Alexander Hamilton on Slavery: Did He Own Slaves?

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Was Alexander Hamilton against or for slavery? Why is his work as an abolitionist complicated?

Ron Chernow’s biography Alexander Hamilton does point out that Hamilton advocated for slaves’ rights, but he wasn’t exactly innocent in the matter. Many reports claim that Hamilton bought and owned slaves.

Continue reading to learn more about Alexander Hamilton on slavery.

What Were Hamilton’s Views on Slavery?

Chernow notes that most Federalists came from northern states, while most Republicans came from southern states. This was reflected in the parties’ contrasting beliefs about the future of the US economy. The North was increasingly urban and dependent on manufacturing, and while slavery was still practiced in states like New York and New Jersey, slaves were a small portion of the population and mostly worked in domestic household positions. By contrast, in southern states like Virginia and South Carolina, the economy depended on the production of cash crops like sugar, cotton, and tobacco on massive slave plantations, and slaves made up close to half of the total population. This is why it’s important to understand the views of Alexander Hamilton on slavery.

(Shortform note: This tension between North and South and their two divergent economies—the latter of which depended on slavery as a continued practice—would escalate for much of the next century, eventually erupting into the American Civil War of the 1860s. Eleven southern states (by this period there were 37 states total) attempted to secede and form their own country, resulting in four years of war and at least 600,000 deaths. The war ended with a Northern victory and nationwide abolition of slavery in the 13th Amendment to the Constitution. Despite this, the Mason-Dixon line, the border between the states of Maryland and Pennsylvania, is still treated as a kind of cultural border between northeastern and southern Americans.)

Chernow describes Hamilton as a committed abolitionist who worked with the New York Manumission Society to defend slaves and free African-Americans in court. While not all Federalists opposed slavery outright, many favored scaling back the practice alongside a push toward greater industrialization to create a domestic market for American raw materials. Republicans, on the other hand, largely saw slavery as essential to the American way of life and condemned the push for abolition as an attempt by Federalists to break down Republican power and deprive southern voters of economic influence. Several fights against slavery were waged in Congress in the last years of the 18th century, but all failed.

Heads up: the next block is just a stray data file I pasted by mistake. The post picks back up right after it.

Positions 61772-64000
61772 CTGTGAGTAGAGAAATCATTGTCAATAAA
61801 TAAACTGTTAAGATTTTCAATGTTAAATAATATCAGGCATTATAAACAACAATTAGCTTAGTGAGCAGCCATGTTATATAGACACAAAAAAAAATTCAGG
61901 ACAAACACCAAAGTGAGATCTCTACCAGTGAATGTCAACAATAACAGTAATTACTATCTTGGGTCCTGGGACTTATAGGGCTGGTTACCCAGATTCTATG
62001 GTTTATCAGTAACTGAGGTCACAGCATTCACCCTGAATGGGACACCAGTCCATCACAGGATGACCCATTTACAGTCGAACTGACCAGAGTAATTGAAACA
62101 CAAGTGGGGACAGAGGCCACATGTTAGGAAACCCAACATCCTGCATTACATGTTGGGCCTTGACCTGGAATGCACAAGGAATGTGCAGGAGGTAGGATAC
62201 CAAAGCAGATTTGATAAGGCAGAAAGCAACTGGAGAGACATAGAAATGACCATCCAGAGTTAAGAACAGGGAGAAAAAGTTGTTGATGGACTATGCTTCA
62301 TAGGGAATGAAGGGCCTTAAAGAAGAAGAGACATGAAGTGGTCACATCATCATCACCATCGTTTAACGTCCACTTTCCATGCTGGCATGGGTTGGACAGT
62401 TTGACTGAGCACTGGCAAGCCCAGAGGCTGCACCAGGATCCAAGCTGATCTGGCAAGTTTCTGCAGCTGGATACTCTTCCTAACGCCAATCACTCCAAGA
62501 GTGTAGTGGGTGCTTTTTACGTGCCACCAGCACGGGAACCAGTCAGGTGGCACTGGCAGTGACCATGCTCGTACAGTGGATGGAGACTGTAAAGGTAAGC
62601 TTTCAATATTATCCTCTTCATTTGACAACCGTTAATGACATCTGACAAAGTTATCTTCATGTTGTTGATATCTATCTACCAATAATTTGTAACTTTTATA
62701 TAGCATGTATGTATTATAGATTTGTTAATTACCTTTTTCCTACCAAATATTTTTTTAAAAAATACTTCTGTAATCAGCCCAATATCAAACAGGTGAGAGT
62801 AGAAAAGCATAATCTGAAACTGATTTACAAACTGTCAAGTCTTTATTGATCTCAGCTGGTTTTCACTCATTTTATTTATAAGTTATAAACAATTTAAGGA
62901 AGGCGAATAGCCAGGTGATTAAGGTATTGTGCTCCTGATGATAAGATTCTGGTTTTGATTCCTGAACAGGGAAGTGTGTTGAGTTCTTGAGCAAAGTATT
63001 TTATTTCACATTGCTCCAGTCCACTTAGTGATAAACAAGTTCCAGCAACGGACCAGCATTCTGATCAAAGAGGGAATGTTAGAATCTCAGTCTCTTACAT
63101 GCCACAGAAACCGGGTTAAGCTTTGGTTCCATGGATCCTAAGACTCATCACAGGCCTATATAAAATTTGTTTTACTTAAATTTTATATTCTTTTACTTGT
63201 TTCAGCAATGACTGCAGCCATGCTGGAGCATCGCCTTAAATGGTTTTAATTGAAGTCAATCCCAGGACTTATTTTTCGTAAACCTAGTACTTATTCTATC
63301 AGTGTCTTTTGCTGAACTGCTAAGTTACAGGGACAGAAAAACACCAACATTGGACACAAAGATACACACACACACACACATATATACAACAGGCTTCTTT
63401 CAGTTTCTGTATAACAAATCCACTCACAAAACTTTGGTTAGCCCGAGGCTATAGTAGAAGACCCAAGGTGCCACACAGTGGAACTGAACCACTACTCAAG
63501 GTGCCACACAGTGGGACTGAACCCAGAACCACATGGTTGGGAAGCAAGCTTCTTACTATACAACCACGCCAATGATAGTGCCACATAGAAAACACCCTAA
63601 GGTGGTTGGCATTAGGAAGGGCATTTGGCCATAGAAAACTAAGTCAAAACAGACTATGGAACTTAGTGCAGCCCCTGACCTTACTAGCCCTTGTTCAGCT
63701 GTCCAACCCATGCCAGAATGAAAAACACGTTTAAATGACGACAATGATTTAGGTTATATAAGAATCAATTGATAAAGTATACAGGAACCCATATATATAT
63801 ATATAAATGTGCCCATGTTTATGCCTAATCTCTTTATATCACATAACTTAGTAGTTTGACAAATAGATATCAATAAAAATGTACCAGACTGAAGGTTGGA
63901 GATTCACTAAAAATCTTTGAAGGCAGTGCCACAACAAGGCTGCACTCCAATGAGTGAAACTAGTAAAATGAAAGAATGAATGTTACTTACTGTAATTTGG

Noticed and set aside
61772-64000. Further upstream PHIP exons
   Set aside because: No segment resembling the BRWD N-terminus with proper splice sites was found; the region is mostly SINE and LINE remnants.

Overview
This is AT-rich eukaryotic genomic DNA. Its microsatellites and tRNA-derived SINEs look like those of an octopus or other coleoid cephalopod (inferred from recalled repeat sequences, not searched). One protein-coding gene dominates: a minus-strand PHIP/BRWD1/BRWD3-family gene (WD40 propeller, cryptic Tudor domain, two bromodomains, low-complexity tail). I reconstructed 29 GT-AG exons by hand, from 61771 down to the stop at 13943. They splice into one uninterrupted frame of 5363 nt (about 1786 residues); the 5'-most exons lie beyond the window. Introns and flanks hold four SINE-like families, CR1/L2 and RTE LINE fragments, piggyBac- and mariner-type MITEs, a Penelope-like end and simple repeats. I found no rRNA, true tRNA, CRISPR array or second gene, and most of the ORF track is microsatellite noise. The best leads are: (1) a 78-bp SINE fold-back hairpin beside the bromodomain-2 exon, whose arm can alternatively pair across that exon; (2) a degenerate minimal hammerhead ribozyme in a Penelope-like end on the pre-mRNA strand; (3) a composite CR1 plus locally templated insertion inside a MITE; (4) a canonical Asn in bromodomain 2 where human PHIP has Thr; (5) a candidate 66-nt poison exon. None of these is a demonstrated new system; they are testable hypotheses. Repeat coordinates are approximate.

Complicating Hamilton’s Abolitionism

Several historians have criticized Chernow’s depiction of Hamilton as an abolitionist as being based on little or no evidence. While Hamilton did call slavery immoral in his writings, this was not uncommon among the Founding Fathers, the vast majority of whom owned slaves themselves. Many revolutionary figures condemned slavery in public while continuing to benefit from it in practice. 

This was also true for most of the founders of the New York Manumission Society, which Chernow describes as the vehicle for Hamilton’s anti-slavery legal work—Hamilton may have defended the rights of slave owners in court as often as those of African Americans. Financial records show that Hamilton bought and sold slaves on behalf of his wife’s family, and recent scholarship suggests that he owned several by the 1790s, as would have been typical for a white man of his class living in New York. There’s no evidence that he supported any of the failed anti-slavery campaigns in Congress. 
Alexander Hamilton on Slavery: Did He Own Slaves?

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Katie Doll

Somehow, Katie was able to pull off her childhood dream of creating a career around books after graduating with a degree in English and a concentration in Creative Writing. Her preferred genre of books has changed drastically over the years, from fantasy/dystopian young-adult to moving novels and non-fiction books on the human experience. Katie especially enjoys reading and writing about all things television, good and bad.

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